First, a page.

from “The Five Conditions People Have Before They Enter the Right Track of Believing in God” in Continuation of The Word Appears in the Flesh

244. People with hearts that revere God behave the same way whether toward God or other people; this is a matter of the heart. Why is it that one who reveres God in his heart does not treat other people in this way? In his heart he does not want to offend God, saying, “Behaving this way toward people offends God and displeases Him. I cannot behave that way.” He has a heart that reveres God, so, even though at times he may feel a little hatred or displeasure toward others, upon pondering he thinks, “I cannot do anything that would offend God. I cannot hurt God’s feelings. Doing so is not consistent with truth, so I will not do it.” His thinking and acting in this way is governed by his God-revering heart. When it comes to God, sometimes he will see God do this or that which is inconsistent with man’s conceptions, and he will ponder, “He is God. I should have a heart that reveres God. I should have a heart that fears God. I cannot do anything that disobeys God.” In this way, a thought can protect you from doing things that resist God, from doing things that hurt God’s feelings.

from “A Person Can Live Life With Dignity Only by Submitting to and Revering God” in Records of Christ’s Talks

248. You are living with dignity and character when you truly have a God-revering heart. If you do not have a God-revering heart and do not genuinely submit to God, never understanding truth when you act, always being woolly-headed and off toward the left or right, not understanding any principle, then it’s of no use no matter how much you care about face: You still have no dignity and are a dimwit. Is a person with total enthusiasm and no understanding of truth worth anything? He is not worth anything, and it doesn’t matter how much he cares about face. What does this mean? What is most important? (Pursuing truth; having a heart that submits to God; having a heart that reveres God.) Yes, pursuing these things is most important; it is fundamental. No matter how high of preaching you have heard, no matter how much doctrine you understand, in the end you must come back to the pursuit of truth and be able to be a person who submits to God and reveres God. This is the most important thing and the key point.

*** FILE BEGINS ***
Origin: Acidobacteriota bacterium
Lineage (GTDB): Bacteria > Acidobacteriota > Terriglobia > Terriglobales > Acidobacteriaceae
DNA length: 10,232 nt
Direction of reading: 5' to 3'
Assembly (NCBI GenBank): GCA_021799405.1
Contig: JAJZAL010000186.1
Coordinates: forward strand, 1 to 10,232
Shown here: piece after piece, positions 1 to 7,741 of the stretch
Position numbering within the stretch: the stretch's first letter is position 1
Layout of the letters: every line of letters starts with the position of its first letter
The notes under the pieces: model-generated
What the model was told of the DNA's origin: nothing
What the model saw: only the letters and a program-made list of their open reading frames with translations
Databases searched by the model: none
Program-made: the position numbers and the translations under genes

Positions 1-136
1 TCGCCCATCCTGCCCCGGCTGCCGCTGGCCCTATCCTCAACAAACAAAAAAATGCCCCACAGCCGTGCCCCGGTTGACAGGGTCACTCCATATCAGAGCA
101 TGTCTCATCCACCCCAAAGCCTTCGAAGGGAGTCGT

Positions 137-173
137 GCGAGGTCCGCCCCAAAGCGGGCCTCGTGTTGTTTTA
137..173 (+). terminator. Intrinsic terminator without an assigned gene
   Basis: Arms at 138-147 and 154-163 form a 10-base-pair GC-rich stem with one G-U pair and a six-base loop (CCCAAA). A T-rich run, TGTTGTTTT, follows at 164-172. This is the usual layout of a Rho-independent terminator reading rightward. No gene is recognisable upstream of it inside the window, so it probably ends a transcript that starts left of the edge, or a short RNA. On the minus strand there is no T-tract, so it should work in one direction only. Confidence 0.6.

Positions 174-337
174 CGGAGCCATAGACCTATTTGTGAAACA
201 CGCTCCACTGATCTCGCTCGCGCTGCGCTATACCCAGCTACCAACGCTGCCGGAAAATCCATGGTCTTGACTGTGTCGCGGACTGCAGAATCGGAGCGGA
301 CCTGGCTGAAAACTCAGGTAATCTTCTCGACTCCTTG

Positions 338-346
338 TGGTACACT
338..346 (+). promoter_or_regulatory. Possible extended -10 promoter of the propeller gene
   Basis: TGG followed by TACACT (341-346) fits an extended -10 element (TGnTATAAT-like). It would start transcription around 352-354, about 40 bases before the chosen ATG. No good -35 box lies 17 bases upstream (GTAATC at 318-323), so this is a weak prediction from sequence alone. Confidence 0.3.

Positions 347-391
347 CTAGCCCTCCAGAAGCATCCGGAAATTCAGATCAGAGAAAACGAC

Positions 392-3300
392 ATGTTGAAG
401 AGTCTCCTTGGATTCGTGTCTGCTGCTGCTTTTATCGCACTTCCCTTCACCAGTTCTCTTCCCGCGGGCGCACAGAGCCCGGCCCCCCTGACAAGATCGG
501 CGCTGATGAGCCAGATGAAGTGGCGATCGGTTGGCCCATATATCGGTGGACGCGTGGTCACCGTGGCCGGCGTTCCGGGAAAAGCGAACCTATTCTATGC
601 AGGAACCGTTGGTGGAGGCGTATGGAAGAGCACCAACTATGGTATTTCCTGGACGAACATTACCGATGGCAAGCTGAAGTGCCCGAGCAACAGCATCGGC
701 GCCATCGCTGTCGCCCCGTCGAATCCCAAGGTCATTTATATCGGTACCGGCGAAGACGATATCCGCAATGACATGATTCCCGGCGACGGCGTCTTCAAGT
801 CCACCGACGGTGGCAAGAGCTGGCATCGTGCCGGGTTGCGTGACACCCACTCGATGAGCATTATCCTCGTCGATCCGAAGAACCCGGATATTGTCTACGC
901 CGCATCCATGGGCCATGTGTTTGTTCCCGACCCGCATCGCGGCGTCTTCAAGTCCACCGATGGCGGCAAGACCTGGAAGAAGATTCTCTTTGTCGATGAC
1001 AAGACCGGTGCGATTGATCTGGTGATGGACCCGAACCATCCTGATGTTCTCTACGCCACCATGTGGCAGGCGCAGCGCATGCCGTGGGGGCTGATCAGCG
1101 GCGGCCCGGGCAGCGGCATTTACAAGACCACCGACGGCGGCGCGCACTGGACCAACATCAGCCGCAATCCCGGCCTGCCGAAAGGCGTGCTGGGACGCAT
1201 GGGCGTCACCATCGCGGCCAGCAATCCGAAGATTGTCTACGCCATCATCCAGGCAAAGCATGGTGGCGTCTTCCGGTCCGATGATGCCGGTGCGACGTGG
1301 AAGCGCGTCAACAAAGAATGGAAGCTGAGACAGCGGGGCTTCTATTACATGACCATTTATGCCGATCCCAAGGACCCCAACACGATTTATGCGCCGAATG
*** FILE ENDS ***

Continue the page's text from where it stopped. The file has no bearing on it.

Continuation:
from “A Person Can Live Life With Dignity Only by Submitting to and Revering God” in Records of Christ’s Talks

249. Before you have any of your own views or conclusions, you should first understand God’s attitude toward you, what God is thinking, and then decide whether or not your own thinking is correct. … so long as it isn’t the standard of God’s own thinking, then it comes from man’s imagination, and it’s all man’s conception. What’s the consequence of blindly insisting on your own conception and imagination? Obviously, the consequence can only be God spurning you. This is because you always flaunt your qualifications before God, compete with God, and dispute with God, and you do not try to truly comprehend God’s thinking, nor do you try to comprehend God’s intentions and God’s attitude toward humanity. Proceeding like this is honoring yourself above all, not honoring God. You believe in yourself; you don’t believe in God. God doesn’t want this type of person, and God won’t save this type of person. If you can let go of this kind of viewpoint, and then rectify these incorrect viewpoints of the past; if you could proceed according to God’s demands; start practicing the way of fearing God and shunning evil from this point forward; manage to honor God as great in all things; don’t use your own personal fancies, viewpoints, or beliefs to define yourself, define God. And instead, you seek out God’s intentions in all respects, you achieve a realization and understanding of God’s attitude toward humanity, and you use God’s standard to satisfy God—that would be wonderful! This would mean you are about to embark on the way of fearing God and shunning evil.

from “How to Know God’s Disposition and the Result of His Work” in Continuation of The Word Appears in the Flesh

250. I urge each and every one of you here to be cautious and prudent in your actions. Be cautious and prudent in your speaking. And regarding how you treat God, the more cautious and prudent you are, the better! When you don’t understand what God’s attitude is, don’t speak carelessly, don’t be careless in your actions, and don’t carelessly apply labels. Even more, don’t arbitrarily come to conclusions. Instead, you should wait and seek; this is also a manifestation of fearing God and shunning evil. If you can achieve this point above all, and possess this attitude above all, then God will not blame you for your stupidity, your ignorance, and your unreasonableness. Instead, owing to your fear of offending God, your respect for God’s intentions, and your attitude of willingness to obey Him, God will remember you, guide and enlighten you, or tolerate your immaturity and ignorance. Conversely, should your attitude toward Him be irreverent—arbitrarily judging God, arbitrarily guessing and defining God’s ideas—God will give you a conviction, discipline, even punishment; or He will give you a statement. Perhaps this statement involves your outcome. Therefore, I still want to emphasize this once more, and inform everyone present to be cautious and prudent toward everything that comes from God. Don’t speak carelessly, and don’t be careless in your actions. Before you say anything, you should think: Would doing this anger God? Is doing this fearing God? Even for simple matters, you should still really try to figure these questions out, really consider them.